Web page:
Let's take a closer look at section one which consists of 20 objective multiple choice questions. In here you may find a number of calculation questions among the topics, these questions are worth one mark each. Bear this in mind when you're answering questions in this section. Multiple choice questions are the application of knowledge, they'll require you to know your syllabus content deeply and to be able to apply that knowledge to specific questions. Read the questions very carefully, dissect each key term and phrase. They focus on higher order thinking and require the evaluation of all alternatives. Most of the options to choose from will include distractors designed to target common mistakes and simple thinking. Make sure you answer all multiple-choice questions, don't leave any out. Use the process of elimination and choose the answer that best fits the question. Keep in mind some questions may provide stimulus material for you to apply your knowledge. Make sure that you mark your answers on the multiple-choice answer sheet provided. A great way to practice your multiple-choice section is to use the NESA quiz tool. You can find it by searching for NESA quiz or following the link on the supplementary resource for this video. Be conscious of your time management during this section, you should ensure that you have enough time to think through the answers, but to not waste time here, utilising some of your reading time to strategize for this section can be worthwhile. You should allow about 35 minutes for this section.

Section two of the Business studies exam consists of four to six short answer questions. The questions may be in parts. You need to attempt each part, make sure to take notice of the amount of marks allocated to each part of the question and how much space is provided as this will be a good indication of how much you need to write in response. Section two of the exam is worth 40 marks and NESA recommends that you allow about an hour and 15 minutes to complete this section. The questions in this section may include stimulus material and require calculations to be done. You'll be provided with any relevant formulas as per the syllabus that you need to answer the questions. Questions may also require you to respond to stimulus materials, such as a hypothetical business scenario. Each question will focus on individual topics of the HSC course. You need to ensure that you can apply mathematical concepts appropriately in business situations. For example, make sure that you know what your financial ratios mean, not just how to calculate them. When approaching this section, it can be helpful to highlight the key parts of each question. This ensures that you'll address the focus of the question correctly. We'll work through a model of what this can look like shortly. Part of this involves identifying the directive verb for the question and determining what the verb requires you to do. Being aware of the different demands of the various directive verbs will be very useful for you. The NESA website has a long list of these that may support you in your study. When responding to the questions in this section, it's important that you don't just write down everything that you know on a topic. Answering the specific question asked and applying your knowledge is key as is ensuring that you take the length of the response expected into account. The paper has lines marked under each question in this section, ideally you should be able to achieve full marks for each question using just those lines. If there's a situation where you do need to go beyond the lines, ask for an exam booklet and make sure that it's very clearly marked.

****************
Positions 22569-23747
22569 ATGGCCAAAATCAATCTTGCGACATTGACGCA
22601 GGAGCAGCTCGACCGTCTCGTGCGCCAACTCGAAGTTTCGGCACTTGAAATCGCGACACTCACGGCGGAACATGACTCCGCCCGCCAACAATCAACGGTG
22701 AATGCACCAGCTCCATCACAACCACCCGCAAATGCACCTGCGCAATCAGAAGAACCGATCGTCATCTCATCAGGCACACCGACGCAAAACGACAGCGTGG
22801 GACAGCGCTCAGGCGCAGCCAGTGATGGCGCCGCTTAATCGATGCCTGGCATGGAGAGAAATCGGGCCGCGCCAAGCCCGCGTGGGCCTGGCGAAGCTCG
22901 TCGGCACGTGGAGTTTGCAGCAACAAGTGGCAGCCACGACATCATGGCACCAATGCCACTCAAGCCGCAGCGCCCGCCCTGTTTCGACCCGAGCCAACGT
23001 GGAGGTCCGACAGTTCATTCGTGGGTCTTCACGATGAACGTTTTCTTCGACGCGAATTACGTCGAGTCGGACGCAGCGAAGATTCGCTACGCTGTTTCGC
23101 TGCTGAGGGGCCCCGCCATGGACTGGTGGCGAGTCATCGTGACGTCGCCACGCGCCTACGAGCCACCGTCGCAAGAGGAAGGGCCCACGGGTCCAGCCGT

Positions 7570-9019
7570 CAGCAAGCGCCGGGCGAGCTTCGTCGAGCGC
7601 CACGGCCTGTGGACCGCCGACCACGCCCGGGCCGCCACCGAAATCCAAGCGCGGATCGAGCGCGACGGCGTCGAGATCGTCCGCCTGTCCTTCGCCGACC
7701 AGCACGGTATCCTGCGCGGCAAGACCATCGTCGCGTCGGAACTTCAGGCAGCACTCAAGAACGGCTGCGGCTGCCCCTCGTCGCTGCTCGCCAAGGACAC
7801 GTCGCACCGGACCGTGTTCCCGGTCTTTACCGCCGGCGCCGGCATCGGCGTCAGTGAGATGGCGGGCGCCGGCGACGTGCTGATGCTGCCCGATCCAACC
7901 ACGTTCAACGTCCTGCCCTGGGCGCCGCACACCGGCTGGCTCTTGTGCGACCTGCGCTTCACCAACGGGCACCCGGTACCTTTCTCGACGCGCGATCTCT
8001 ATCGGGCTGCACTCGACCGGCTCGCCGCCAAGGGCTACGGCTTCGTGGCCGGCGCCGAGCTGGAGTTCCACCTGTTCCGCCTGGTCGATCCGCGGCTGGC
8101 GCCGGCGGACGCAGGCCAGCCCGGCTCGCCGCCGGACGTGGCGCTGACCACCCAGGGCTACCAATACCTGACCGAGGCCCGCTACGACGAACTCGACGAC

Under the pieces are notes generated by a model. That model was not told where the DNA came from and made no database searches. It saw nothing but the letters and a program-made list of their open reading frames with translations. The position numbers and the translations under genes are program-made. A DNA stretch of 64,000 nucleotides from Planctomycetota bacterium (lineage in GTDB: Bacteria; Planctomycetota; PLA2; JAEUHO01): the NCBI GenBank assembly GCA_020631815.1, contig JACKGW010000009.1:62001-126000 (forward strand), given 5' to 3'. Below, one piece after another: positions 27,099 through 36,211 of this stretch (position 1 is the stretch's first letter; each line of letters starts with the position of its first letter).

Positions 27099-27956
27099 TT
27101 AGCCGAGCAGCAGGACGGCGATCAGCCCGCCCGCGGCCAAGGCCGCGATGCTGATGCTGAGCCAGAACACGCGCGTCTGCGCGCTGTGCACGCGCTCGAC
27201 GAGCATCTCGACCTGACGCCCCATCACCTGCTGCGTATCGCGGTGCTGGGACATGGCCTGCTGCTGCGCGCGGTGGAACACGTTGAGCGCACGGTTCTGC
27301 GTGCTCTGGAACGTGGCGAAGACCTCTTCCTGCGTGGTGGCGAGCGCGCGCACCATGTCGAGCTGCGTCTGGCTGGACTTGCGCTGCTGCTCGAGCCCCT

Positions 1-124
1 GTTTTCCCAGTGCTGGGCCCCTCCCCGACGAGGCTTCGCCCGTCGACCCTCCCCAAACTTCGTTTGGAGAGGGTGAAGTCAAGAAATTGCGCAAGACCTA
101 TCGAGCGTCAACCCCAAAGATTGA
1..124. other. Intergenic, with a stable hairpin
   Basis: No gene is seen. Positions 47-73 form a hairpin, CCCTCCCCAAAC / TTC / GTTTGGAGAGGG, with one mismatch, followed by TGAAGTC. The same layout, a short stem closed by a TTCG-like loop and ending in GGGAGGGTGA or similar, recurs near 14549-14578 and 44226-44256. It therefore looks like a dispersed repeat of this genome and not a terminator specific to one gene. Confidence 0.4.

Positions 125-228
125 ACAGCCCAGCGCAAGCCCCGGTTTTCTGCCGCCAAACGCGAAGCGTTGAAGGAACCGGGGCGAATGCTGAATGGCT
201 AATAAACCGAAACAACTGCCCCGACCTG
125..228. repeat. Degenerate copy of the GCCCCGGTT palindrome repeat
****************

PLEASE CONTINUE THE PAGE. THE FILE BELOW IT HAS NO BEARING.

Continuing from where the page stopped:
It's important to look at the marking criteria from past papers. This will give you an understanding of what the examiners are looking for. As you look across several years, you'll see similarities in skills that the examiners are looking to be demonstrated despite the actual content changing from year to year. The notes from NESAs 2019 marking centre for the Business studies exam highlighted that for this section, students need to have a clear understanding of the key words in the question and recognise the different requirements, as well as ensuring that they read the question carefully to ensure that they do not miss important components of the question. Students will also be expected to incorporate relevant Business studies terminology to support their judgment throughout their responses. So practicing the use of that terminology will be an important part of studying for Business studies.